October 12, 2021
New data from Criteo finds that 53% of U.K. survey respondents found content on SVOD services Netflix, Amazon Prime Video and YouTube more entertaining than their linear TV counterparts.
Fifty percent of respondents said they watch more streaming content than they did before the advent of COVID-19, with 62% saying they watch more paid streaming services than before the start of the pandemic.
Criteo also found that 59% of U.K. subscribers believe streaming services provide better value for money than cable or satellite TV.
In addition to content, price factors significantly among streamers. About 33% of U.K. respondents spend more than £50 ($68) monthly on pay-TV, while 12.5% spend about the same on streaming services.
SVOD pioneer Netflix is the most popular (72%) streaming platform among respondents, with the BBC iPlayer at 68%. This compared with YouTube and ITV Hub at 47%, respectively, followed by Prime Video (45%), while 7% favor BritBox.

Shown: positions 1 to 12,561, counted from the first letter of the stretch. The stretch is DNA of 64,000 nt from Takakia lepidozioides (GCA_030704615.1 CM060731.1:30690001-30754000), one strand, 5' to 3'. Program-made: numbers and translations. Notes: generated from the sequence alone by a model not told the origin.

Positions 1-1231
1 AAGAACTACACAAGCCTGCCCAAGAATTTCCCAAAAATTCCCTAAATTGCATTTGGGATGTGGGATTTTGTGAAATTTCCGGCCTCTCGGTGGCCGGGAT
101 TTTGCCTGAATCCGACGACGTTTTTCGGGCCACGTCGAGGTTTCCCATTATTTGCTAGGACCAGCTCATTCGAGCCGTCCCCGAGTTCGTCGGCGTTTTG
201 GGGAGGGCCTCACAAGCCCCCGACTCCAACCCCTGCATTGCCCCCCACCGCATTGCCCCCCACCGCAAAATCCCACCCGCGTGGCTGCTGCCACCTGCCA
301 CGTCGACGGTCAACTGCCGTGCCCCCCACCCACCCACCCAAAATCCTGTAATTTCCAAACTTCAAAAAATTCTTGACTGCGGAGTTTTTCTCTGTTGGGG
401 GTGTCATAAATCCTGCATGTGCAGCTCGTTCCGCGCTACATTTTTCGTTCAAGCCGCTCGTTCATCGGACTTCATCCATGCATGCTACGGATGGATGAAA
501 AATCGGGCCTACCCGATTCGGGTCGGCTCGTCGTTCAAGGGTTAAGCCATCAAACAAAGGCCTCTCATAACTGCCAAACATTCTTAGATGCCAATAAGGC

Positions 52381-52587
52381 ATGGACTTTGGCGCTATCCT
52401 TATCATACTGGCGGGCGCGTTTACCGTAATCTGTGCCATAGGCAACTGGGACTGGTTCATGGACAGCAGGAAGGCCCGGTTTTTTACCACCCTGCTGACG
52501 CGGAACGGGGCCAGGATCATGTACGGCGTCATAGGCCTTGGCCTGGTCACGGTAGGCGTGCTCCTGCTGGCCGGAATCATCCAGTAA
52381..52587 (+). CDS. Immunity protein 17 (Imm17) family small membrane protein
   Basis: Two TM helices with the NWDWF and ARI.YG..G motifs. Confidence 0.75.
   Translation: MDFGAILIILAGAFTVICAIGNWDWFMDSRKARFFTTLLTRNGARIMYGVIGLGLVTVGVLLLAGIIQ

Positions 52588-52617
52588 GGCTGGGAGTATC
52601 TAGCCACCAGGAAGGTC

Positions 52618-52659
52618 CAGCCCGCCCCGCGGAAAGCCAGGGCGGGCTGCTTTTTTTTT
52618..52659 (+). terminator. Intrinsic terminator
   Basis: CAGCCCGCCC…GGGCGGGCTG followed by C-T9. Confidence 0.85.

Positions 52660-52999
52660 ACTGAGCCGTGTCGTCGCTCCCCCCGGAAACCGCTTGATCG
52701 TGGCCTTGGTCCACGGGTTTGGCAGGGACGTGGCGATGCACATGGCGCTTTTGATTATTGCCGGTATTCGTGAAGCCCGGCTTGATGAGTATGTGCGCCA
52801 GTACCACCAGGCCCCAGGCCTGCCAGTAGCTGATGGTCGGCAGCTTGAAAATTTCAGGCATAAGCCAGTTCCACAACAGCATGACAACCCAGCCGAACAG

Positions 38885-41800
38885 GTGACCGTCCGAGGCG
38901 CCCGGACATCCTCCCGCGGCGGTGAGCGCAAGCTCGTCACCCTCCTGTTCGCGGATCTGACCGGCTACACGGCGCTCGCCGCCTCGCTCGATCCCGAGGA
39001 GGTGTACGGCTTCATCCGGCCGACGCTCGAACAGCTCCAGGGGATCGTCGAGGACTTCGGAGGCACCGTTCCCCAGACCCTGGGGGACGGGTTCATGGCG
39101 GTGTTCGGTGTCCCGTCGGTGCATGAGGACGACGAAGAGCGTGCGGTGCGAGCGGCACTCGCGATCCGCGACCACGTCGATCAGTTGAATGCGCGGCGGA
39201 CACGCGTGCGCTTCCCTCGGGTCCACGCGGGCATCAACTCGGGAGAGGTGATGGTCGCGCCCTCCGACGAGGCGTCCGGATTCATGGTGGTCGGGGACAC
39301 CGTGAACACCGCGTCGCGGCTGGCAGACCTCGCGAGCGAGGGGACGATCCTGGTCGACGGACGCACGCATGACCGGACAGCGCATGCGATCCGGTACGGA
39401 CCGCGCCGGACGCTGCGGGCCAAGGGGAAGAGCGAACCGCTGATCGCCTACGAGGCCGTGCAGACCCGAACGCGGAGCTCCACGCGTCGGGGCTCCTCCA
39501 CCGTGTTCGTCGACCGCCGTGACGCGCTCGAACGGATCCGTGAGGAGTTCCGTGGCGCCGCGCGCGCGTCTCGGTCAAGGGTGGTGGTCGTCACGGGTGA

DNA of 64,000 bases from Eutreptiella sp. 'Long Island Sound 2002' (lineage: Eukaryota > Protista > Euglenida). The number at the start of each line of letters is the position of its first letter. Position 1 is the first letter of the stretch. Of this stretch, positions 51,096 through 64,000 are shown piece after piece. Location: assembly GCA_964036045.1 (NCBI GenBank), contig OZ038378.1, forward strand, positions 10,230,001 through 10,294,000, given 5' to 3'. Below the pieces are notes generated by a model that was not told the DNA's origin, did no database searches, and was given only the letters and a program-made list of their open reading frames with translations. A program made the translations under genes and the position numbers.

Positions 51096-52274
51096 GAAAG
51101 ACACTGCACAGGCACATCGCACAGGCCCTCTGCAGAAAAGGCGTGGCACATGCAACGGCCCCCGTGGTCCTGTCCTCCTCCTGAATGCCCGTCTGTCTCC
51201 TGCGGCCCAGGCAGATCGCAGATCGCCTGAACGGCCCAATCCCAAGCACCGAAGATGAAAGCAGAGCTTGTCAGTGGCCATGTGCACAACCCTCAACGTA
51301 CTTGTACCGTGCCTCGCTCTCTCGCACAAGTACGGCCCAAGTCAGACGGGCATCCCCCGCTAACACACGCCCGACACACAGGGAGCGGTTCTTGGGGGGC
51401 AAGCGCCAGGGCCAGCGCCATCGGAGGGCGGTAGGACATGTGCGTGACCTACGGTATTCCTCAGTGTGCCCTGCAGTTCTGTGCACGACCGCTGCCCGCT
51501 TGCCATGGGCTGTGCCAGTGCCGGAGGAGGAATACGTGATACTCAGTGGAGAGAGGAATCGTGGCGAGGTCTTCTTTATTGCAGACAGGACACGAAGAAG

“While the pandemic has created massive disruption across all sectors, it is the streaming platforms that are winning big here,” Matthew Hogg, VP at Criteo, wrote in a note. “With many consumers planning to use their streaming services even more next year, we’re going to see one of the most competitive industries become even more competitive.”
Streaming remains strong entering 2022, with 29% of respondents saying they plan to spend even more time on SVOD. Generation Z and Millennials are likely (42%) to spend more time watching ad-supported free streaming services than the average consumer (29%, compared with SVOD (40% vs. 29%).
Gen Z and Millennials are more likely (44%) to spend time streaming video games compared to the general public (37%). Video is the preferred ad format, with 47% saying the ads are entertaining and engaging. Another 40% say they prefer ad variety and 37% want to see relevant information.
“As the video streaming landscape attracts even more eyeballs, next year promises to be one of the biggest years digitally for brands and advertisers,” Hogg said.